In the app Little Helper, players must clean up a dusty, cobweb-ridden house. As a reward for cleaning, players receive experience points, virtual money, and rare items to collect for rewards.
To start, choose from one of six characters. Then start cleaning up in the drawing room. Tap on rubbish to clean it up. As you clean, the game gives specific missions, such as collect three wilted bouquets or buy five pieces of furniture. A reward for achieving these missions could be silver coins, stars, or cupcakes. These rewards can be used to purchase items within the game. You also receive chests in the attic that will provide you with a special gift every day. And as you clean, you may find keys that unlock other rooms in the house. But beware of Kikomora, the evil spirit who makes it hard to clean.
The game also allows players to log into Facebook or Twitter and share these achievements to receive gold coins that can be used to purchase things within the app. (You'll most likely want to do this because you'll need those gold coins to help you advance through the game.) Players can also interact with their Facebook friends' Little Helper avatars.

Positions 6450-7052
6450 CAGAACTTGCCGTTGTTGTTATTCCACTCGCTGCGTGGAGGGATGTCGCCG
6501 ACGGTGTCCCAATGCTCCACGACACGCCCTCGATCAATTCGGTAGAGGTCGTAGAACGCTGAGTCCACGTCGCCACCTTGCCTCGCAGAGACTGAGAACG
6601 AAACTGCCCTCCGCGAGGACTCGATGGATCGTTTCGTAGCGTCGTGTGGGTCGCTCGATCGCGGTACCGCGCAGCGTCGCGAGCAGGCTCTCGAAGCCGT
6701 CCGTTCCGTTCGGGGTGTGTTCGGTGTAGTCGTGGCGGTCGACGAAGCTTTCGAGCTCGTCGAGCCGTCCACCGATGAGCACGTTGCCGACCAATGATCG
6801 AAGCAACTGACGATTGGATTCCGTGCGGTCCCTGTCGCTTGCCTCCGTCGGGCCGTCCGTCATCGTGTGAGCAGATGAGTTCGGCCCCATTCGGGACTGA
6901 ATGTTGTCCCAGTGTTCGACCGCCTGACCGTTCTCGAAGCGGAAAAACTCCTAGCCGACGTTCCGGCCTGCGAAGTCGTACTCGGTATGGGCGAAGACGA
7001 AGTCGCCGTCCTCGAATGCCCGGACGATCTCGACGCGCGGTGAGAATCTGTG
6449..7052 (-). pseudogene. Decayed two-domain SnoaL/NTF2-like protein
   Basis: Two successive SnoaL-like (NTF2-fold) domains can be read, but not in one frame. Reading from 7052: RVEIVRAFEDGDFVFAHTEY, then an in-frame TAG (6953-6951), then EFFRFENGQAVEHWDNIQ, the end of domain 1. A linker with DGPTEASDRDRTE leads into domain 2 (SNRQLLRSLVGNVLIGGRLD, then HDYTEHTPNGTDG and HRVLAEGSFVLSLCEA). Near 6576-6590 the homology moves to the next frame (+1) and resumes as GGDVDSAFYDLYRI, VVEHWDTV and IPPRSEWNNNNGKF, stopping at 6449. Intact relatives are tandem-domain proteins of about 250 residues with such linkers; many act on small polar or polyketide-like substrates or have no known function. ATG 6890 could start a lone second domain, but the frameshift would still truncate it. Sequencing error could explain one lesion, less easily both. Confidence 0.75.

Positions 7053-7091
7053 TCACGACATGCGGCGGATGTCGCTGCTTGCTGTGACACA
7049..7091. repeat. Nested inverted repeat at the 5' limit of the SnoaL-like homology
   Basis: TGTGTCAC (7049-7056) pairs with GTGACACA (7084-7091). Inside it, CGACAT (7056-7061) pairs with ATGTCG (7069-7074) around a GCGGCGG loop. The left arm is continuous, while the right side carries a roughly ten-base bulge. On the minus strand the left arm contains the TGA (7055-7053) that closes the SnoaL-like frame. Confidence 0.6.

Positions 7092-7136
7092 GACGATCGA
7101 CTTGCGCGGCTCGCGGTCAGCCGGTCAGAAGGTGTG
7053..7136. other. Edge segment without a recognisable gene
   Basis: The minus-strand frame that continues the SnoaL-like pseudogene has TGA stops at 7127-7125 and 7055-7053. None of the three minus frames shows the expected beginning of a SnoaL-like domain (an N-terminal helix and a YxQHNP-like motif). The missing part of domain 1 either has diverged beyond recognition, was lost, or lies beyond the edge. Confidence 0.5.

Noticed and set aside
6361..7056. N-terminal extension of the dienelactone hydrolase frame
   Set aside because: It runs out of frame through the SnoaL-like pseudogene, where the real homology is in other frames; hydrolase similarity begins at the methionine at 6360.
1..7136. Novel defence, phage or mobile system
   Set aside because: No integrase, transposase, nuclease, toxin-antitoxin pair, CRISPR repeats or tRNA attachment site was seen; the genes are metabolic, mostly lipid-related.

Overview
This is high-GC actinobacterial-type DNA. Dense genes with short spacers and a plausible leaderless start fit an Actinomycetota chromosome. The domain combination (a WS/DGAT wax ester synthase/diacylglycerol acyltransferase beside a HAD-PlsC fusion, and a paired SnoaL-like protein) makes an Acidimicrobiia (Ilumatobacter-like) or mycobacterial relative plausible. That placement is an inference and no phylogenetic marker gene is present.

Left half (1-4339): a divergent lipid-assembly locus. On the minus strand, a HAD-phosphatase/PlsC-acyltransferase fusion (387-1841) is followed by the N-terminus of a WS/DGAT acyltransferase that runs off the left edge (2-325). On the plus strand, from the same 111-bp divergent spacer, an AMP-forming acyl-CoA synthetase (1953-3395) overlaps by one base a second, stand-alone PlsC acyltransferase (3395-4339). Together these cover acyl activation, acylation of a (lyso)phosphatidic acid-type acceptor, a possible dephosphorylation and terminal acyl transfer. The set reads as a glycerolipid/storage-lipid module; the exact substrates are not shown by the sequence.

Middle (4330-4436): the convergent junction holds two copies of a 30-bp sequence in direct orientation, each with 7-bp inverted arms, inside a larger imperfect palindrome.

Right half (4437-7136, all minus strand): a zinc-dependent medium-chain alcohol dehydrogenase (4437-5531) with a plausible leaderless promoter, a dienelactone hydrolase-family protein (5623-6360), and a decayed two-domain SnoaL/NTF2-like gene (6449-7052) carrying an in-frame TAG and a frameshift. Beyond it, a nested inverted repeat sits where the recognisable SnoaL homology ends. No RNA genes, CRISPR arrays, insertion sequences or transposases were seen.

Yes, Little Helper is a game about cleaning a house, but it's a lot more fun than cleaning your own house. This is a cute game with whimsical graphics, and it's easy to learn so it doesn't take long to start cleaning, completing missions, and earning rewards. Best of all, it's free to download so you're not losing anything if you decide the game isn't for you.
Little Helper is age-graded 4 and up. The app will appeal to casual gamers who are looking for something to do while they wait at the doctor's office or when they have an extra 15 minutes to kill. There is reading required, so younger children may need help from an adult or a reader to play.
Little Helper is compatible with the iPhone 3GS, iPhone 4, iPhone 4S, iPod Touch (3rd generation), iPod Touch (4th generation), and iPad. It requires iOS 4.0 or later.
We are concerned about the Facebook and Twitter components of this app. Facebook has a minimum age of 13 for children to have Facebook accounts. Children will have to use a parent's Facebook account to access the gold coins, which is an essential part of the game. Twitter has no minimum age, but it also has no effective filtering system other than flagging questionable links. Parents are strongly advised to monitor all children's online activities
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